Stringly macro’s like in C are yes, quite evil, lol.


I don’t think Phoenix is a project to consider when talking about this subject. I’ve had limited interaction with it but as far as I know its power is from macros. Using it from Erlang just doesn’t make sense. Maybe something like its templating engine could be useful from Erlang, don’t know.

But there are small issues I’ve encountered that make general interop a pain. Most recently it has been nil and keyword lists. The keyword lists thing is just that Elixir users expect to be passing those for config or arguments instead of maps and in Erlang we often use maps now instead of lists, unless a proplist makes sense.

nil is a little worse since the expectation of using keyword lists is only when writing the code or configuration, because of the less verbose syntax available for the Elixir keyword lists.

Sadly I don’t think there is anything that can be done about these.


It is indeed very macro driven, but it gets its speed from cowboy anyway, it’s mostly just stacked middleware of a form and some macro-based DSEL’s.

The template engine is interesting, it takes the source text template files and compiles those at compile time to generate code inline so they just become normal function calls with normal compile-time-known strings, lots of speed that way, such a thing for that for erlang would be quite nice but you couldn’t really use Elixir’s EEX without having either macro’s (so some shim elixir code) or generating elixir files (so again still running some elixir code). Would absolutely be possible to generate erlang code from the EEX format though, but you’d probably have the EE(?) format use erlang syntax instead of elixir syntax unless you don’t mind including elixir anyway, which if you do you may as well just call the elixir shims then, lol.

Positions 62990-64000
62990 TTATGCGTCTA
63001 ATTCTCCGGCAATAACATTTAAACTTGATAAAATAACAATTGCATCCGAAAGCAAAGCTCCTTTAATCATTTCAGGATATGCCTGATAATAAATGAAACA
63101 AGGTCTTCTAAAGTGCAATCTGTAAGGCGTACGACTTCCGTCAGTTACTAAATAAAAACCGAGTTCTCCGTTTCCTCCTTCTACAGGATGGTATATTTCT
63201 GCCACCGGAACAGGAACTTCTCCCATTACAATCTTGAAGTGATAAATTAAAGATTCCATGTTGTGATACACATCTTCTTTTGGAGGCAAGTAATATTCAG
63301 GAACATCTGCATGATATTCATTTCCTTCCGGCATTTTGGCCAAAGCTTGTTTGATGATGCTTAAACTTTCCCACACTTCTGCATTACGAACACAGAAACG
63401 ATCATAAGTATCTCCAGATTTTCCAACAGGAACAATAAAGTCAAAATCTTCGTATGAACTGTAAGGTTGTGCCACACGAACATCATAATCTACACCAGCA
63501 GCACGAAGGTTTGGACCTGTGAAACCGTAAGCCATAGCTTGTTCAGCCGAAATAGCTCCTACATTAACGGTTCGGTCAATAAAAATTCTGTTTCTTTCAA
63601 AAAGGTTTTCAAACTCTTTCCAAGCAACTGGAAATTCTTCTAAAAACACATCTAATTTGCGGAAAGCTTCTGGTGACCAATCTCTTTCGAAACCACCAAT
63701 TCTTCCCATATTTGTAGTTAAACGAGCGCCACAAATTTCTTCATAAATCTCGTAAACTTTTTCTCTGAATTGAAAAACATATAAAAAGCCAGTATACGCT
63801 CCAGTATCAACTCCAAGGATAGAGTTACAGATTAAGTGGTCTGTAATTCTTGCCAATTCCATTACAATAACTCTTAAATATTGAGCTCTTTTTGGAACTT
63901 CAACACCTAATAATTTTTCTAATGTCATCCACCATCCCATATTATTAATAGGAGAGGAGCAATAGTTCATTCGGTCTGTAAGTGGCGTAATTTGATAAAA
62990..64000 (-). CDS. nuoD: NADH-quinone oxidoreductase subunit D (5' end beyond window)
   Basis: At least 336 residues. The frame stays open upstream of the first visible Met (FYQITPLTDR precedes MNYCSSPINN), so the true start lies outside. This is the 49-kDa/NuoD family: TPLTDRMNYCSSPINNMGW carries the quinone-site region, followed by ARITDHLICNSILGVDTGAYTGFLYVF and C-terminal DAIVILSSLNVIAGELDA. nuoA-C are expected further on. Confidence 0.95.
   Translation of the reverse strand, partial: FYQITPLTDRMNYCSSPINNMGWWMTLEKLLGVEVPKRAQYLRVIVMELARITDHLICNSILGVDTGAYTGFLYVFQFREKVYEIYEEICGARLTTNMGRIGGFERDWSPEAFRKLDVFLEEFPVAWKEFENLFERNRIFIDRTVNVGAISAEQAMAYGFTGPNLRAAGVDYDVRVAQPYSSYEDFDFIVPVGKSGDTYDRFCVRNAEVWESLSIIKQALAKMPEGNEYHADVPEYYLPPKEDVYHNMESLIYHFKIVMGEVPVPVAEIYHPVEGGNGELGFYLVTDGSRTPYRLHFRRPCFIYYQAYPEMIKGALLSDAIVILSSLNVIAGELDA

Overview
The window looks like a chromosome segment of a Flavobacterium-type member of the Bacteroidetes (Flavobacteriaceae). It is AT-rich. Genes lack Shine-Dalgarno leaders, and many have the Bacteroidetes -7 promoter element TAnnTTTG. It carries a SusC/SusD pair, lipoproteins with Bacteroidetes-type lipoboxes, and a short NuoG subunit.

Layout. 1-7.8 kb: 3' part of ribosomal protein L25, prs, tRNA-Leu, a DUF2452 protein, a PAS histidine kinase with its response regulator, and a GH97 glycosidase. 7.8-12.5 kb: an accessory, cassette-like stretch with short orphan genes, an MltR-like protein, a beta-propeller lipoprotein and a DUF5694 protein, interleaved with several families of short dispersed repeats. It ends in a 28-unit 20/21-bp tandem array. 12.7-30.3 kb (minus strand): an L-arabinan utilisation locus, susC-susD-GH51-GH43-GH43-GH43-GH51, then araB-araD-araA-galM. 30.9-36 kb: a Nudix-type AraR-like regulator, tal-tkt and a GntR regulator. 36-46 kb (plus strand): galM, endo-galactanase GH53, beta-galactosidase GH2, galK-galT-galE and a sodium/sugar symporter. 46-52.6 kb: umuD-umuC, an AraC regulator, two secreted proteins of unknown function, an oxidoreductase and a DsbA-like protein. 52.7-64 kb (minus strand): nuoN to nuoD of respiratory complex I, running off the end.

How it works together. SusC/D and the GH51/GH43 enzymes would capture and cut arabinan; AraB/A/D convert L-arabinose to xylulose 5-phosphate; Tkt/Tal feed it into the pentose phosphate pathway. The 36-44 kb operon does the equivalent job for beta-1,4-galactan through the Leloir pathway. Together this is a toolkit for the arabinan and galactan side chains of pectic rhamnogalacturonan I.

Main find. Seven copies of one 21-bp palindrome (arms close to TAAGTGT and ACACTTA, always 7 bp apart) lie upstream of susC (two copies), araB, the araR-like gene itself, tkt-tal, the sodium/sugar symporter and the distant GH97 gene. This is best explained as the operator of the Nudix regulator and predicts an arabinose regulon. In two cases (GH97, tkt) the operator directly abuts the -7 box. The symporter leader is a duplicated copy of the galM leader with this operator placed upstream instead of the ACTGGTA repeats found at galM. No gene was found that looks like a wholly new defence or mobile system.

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I’ve often said that Erlang needs something like eex in OTP itself. I’ve found it pretty invaluable in elixir project.

OTOH, I’d like to see OTP shrink in a lot of ways, so not on my TODO list :wink: I’m also unsure it would see a lot of use in erlang projects as things currently stand :thinking: Though, I could see that changing.

I think most of the major interop issues have been solved or are actively being solved. So, excluding macros, I can’t at least atm think of other things that are critical.

However, on the topic of macros, all things are of course possible : GitHub - lfex/nx: LFE support for the Elixir Nx machine learning library

^ It was also a great example of watching members of different communities come together to make a thing happen :slight_smile:

Now barring macros, I can think of little things that bug me atm. For example, if I want to use an elixir dep in an erlang project, the syntax is not so pleasant, but it’s also not a huge deal. That said, an ergonomic syntax and standard syntax for when you pull in an elixir, lfe, gleam, etc dep in an erlang project dep would be great. While you can focus on making say a rebar3 plugin for say aliases and wrapping elixir calls to make the experience more pleasant, trying to devise a general solution, and optimally one that doesn’t sit at the project / package manager level, that’s tricky. Of course, and I believe pointed out, using macros from Elixir is also not pleasant, such that we see wrapper libraries like propcheck vs people just using proper (though, they could simply call the functions vs the macros). Hmmm, tat’s not totally fair, propcheck does a few other things besides wrapping proper, and FWIW it’s a great lib, but it helps make my point. All that said, I’m not sure such issues are the most important things to focus on atm :thinking: I go back and forth on it :grin: